Rhoetosaurus brownei steps out to shed light on foot posture in sauropod dinosaurs

11 April 2019

Sauropod dinosaurs include the largest animals to ever walk the earth. New research now indicates that some sauropods walked on ‘high-heels’.

UQ PhD candidate Andréas Jannel and colleagues from UQ’s Dinosaur Lab analysed fossils of Australia’s only named Jurassic sauropod, Rhoetosaurus brownei, to better understand how such an enormous creature could support its own body weight.

The research suggests that even though Rhoetosaurus stood on its tiptoes, the heel was cushioned by fleshy pad.

“We see a similar thing in elephant feet, but this dinosaur was at least five times as heavy as an elephant, so the forces involved are much greater,” Andréas said.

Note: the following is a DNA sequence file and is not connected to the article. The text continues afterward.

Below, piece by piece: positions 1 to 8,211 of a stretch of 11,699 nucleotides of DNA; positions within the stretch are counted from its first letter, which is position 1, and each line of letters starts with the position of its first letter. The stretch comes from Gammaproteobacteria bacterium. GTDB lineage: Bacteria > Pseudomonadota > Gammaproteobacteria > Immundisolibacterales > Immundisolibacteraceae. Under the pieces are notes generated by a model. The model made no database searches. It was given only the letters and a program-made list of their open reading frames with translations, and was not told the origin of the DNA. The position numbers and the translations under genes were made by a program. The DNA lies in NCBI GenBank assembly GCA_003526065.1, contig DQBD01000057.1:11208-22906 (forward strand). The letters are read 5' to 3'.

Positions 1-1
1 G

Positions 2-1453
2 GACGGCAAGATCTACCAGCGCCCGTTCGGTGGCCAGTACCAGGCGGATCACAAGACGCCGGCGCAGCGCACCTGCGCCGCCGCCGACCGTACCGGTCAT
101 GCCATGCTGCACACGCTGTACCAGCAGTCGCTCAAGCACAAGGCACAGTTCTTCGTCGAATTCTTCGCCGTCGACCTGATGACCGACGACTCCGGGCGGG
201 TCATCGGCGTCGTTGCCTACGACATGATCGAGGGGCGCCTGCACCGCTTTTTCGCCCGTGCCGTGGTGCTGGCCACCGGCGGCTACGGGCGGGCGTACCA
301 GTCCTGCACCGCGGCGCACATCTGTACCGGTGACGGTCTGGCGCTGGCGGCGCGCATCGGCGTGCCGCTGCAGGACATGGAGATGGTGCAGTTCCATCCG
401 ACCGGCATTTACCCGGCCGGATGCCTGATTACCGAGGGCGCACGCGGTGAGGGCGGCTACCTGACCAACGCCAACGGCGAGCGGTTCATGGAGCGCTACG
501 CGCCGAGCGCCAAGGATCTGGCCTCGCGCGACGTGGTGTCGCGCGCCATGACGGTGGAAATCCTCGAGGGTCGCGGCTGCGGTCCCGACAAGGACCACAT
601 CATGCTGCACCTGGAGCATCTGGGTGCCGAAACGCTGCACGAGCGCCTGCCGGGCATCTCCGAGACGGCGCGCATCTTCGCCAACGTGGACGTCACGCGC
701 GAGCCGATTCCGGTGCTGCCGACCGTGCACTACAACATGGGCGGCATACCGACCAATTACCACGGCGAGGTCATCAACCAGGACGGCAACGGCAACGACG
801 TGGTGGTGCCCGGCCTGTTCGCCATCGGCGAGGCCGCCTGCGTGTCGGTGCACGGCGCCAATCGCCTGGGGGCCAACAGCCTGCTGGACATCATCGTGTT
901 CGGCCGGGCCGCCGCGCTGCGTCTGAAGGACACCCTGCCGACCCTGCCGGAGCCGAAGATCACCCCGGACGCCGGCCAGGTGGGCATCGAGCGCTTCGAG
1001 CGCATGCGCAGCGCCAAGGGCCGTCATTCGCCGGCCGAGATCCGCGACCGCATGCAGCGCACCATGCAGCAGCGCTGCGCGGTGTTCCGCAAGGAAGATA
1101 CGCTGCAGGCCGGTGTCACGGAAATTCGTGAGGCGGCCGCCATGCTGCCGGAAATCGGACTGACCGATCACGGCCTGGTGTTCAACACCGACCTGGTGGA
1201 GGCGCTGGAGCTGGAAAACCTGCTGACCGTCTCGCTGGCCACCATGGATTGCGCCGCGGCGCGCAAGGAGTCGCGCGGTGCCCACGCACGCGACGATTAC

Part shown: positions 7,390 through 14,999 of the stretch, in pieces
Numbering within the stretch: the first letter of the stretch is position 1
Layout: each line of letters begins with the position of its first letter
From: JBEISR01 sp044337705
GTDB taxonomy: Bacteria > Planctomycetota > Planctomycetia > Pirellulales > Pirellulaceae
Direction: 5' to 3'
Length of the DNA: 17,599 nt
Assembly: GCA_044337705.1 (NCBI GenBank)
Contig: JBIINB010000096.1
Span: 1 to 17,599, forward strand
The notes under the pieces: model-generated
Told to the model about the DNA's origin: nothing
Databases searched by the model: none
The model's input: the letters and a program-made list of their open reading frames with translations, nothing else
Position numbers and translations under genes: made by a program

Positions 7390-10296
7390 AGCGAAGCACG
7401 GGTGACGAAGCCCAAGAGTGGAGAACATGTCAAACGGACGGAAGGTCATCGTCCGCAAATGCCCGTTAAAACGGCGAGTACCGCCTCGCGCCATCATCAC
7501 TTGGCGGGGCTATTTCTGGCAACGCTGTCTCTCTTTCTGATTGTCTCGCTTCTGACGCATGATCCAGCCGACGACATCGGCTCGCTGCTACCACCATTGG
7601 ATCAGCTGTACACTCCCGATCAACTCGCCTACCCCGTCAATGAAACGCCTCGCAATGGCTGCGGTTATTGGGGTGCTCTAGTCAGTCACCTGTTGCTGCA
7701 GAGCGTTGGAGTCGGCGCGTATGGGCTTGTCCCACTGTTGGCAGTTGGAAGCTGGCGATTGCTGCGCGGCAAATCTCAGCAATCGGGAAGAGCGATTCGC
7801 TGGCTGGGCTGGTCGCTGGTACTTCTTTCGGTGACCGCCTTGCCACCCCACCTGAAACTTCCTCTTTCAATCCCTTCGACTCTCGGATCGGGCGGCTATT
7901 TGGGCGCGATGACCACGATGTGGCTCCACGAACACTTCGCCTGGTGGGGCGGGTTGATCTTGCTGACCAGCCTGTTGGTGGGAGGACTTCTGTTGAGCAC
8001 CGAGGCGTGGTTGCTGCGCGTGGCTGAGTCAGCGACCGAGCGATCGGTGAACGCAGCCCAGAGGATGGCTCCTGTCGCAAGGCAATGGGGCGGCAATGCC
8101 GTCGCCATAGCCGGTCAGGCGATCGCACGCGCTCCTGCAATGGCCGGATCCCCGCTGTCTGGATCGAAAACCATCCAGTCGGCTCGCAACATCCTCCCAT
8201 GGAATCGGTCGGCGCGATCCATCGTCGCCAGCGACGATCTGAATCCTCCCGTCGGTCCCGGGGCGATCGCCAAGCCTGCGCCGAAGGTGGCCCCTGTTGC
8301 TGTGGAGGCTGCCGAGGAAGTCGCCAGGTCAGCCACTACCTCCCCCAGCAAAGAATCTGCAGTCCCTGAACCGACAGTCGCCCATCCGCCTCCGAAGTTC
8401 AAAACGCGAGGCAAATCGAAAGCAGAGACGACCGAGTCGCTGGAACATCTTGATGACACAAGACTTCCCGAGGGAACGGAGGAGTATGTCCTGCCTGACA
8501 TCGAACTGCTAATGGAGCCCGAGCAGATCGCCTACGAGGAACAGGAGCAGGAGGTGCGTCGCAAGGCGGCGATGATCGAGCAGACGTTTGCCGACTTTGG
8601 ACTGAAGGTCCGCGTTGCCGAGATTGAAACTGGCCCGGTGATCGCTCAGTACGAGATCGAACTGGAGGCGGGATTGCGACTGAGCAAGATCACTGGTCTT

"We found that the foot exhibited greater flexibility than previously thought. The hindfoot of Rhoetosaurus brownei was determined to be ‘skeletally digitigrade’, implying the animal walked with its toes in a ‘high-heeled’ fashion. However, the posture was almost certainly ‘functionally plantigrade’, meaning the animal actually impressed the full bottom surface of its foot on the ground, by virtue of an inferred cushioning pad."

Mr Jannel is now using computer techniques to simulate how different foot postures and the presence of a soft tissue pad affect stress distributions within the bones.

Click here to read the full UQ media release

Media contact: Andréas Jannel, a.jannel@uq.edu.au  +61 (0) 452 113 904

Jannel, A., Nair, J.P., Panagiotopoulou, O., Romilio, A. and Salisbury, S.W. 2019. "Keep your feet on the ground": simulated range of motion and hind foot posture of the Middle Jurassic sauropod Rhoetosaurus brownei and its implications for sauropod biology. Journal of Morphology. 2019. 1–30 PDF